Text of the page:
Job Creation, Wages Stagnant Last Month
Saturday, June 3, 2006
Job growth slowed and wages stalled in May, the Labor Department reported yesterday, providing more evidence that the economy is cooling.
Employers added 75,000 jobs to their payrolls last month, the weakest gain since October, when hiring nearly halted after a series of destructive hurricanes. The report followed others this week showing that the economy is losing some momentum because of rising interest rates and high energy prices. The housing market softened, auto sales dropped and manufacturing activity dipped last month.
"With evidence that the economy is slowing, the employment data suggest firms have grown more cautious of taking on additional workers," economists at PNC Financial Services Group Inc. wrote in an analysis for clients.
Nevertheless, unemployment fell from 4.7 percent in April to 4.6 percent in May, the lowest since May 2001, as more workers found jobs than began seeking them. Among Hispanics and Latinos, the jobless rate fell to 5 percent, the lowest level since the department began collecting the data in 1973.
Several analysts said the weak job and wage figures should ease inflation concerns, which might prompt the Federal Reserve to leave short-term interest rates unchanged at its next meeting June 28-29, after two years of steady increases.
Prospects for a "Fed pause" triggered a rally on the bond market, where long-term interest rates are set. The yield on the benchmark 10-year Treasury bond recorded its biggest drop in nearly 18 months, closing the day at 4.99 percent. That's a hair below the 5 percent overnight borrowing rate set by the Fed.
But some analysts warned that the Fed's next moves will hinge more on inflation figures to be released later this month.
"There are growing signs of a mild form of stagflation," said Ethan S. Harris, chief U.S. economist at Lehman Brothers Inc., referring to the combination of slow economic growth and high inflation that plagued the economy during the 1970s.
The Labor Department report showed no sign that the low unemployment rate is driving up wages. Average hourly wages for most workers rose just 1 cent, to $16.62, after a 10-cent gain in April. Moreover, because they worked slightly fewer hours last month, average weekly wages fell $1.32, to $561.76.
May was the third consecutive month of slowing job growth, Labor Department figures showed. The employers that trimmed jobs last month included automakers, retailers, airlines, hotels and temporary-help agencies.
The job losses, however, were outnumbered by small gains in other industries, including education, health care, and professional and business services, the department said.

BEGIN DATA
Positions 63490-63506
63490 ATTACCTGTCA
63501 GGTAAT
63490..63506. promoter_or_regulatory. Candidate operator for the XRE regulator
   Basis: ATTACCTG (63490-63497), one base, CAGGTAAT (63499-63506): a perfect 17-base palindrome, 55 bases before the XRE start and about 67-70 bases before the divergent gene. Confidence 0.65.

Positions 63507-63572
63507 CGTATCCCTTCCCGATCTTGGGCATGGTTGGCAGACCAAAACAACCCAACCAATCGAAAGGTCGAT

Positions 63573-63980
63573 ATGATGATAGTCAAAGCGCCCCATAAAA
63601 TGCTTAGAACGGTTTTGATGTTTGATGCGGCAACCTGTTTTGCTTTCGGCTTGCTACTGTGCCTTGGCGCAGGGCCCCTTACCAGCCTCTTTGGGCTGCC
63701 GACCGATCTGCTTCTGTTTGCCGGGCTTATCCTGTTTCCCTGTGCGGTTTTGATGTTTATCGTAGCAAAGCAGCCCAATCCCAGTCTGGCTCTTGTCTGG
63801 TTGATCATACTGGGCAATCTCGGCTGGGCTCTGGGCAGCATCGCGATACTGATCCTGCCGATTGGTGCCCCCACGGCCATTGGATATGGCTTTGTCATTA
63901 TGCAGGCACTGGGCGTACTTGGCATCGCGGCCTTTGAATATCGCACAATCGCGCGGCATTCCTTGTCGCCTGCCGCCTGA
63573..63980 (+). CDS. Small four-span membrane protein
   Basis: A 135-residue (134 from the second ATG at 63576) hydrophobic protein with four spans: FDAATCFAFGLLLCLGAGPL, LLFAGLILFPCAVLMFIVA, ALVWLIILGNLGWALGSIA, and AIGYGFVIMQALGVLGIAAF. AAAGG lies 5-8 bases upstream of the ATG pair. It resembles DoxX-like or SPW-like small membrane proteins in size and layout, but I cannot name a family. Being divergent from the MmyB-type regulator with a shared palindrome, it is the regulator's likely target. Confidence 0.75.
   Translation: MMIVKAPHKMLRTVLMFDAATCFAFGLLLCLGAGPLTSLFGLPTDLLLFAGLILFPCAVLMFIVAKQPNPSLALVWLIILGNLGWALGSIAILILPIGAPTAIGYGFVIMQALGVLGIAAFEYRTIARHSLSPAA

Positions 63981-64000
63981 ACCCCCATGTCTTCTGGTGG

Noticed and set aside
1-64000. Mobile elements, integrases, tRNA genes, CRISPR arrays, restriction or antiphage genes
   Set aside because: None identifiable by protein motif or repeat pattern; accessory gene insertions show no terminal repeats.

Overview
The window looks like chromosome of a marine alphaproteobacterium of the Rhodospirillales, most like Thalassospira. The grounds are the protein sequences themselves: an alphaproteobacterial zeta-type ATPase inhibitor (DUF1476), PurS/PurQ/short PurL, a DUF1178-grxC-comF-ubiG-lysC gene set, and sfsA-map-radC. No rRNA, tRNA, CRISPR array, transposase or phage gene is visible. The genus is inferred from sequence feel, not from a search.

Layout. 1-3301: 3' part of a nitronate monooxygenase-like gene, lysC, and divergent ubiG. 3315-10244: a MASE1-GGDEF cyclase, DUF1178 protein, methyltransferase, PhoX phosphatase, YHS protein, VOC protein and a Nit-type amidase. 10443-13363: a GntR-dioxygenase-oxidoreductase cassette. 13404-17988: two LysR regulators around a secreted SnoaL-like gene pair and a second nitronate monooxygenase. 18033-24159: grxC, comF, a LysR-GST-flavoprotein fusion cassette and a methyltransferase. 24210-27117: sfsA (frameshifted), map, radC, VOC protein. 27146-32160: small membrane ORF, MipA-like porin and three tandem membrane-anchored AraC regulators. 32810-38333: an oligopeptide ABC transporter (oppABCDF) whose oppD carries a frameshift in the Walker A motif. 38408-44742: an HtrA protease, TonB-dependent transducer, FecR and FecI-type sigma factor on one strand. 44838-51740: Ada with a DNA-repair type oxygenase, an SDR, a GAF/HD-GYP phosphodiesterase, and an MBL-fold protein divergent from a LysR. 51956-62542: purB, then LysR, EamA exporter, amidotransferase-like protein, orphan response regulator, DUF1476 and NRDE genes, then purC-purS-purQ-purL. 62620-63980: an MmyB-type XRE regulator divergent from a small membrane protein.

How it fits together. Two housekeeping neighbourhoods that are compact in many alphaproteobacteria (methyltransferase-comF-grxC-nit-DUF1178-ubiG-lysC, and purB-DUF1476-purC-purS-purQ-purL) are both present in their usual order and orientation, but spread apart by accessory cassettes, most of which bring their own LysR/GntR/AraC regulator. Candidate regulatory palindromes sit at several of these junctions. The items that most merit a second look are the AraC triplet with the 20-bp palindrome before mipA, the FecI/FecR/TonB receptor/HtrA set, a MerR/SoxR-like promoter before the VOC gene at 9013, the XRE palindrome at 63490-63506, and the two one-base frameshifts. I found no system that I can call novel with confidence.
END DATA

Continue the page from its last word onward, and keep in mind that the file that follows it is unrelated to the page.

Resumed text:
Construction employment was flat in May, the department said, reinforcing other reports of a slowing housing market. Builders had been a big source of job growth during the housing boom, adding 300,000 jobs in each of the past two years.
The unemployment rate for white workers was unchanged last month at 4.1 percent. Black joblessness declined to 8.9 percent from 9.4 percent. The Hispanic and Latino rate fell to 5 percent from 5.4 percent.
"This news should reaffirm Hispanic Americans' sense of optimism about the economic and employment opportunities available to all Americans," U.S. Treasurer Anna Escobedo Cabral said in a written statement.
Before yesterday's report was released, futures markets reflected traders' expectations that the Fed would probably raise its benchmark short-term interest rate at the upcoming meeting to restrain inflation. After the release, traders estimated that chances of either another increase or no change in the rate were roughly even.
Many economists forecast that the economy will grow at a 2.5 percent annual rate in the third quarter -- less than half as fast as the 5.3 percent pace in the first three months of the year.
Fed officials want the economy to slow to dampen inflation pressures. Their challenge is to raise interest rates enough to keep inflation low without triggering a more serious economic slump. The difficulty is that interest rate increases take effect over many months, and inflation typically peaks sometime after the economy starts slowing -- making it hard to know when to stop.
"The slowdown is in place," wrote John E. Silvia, chief economist at Wachovia Economics Group. "How much and how rapid remains an issue."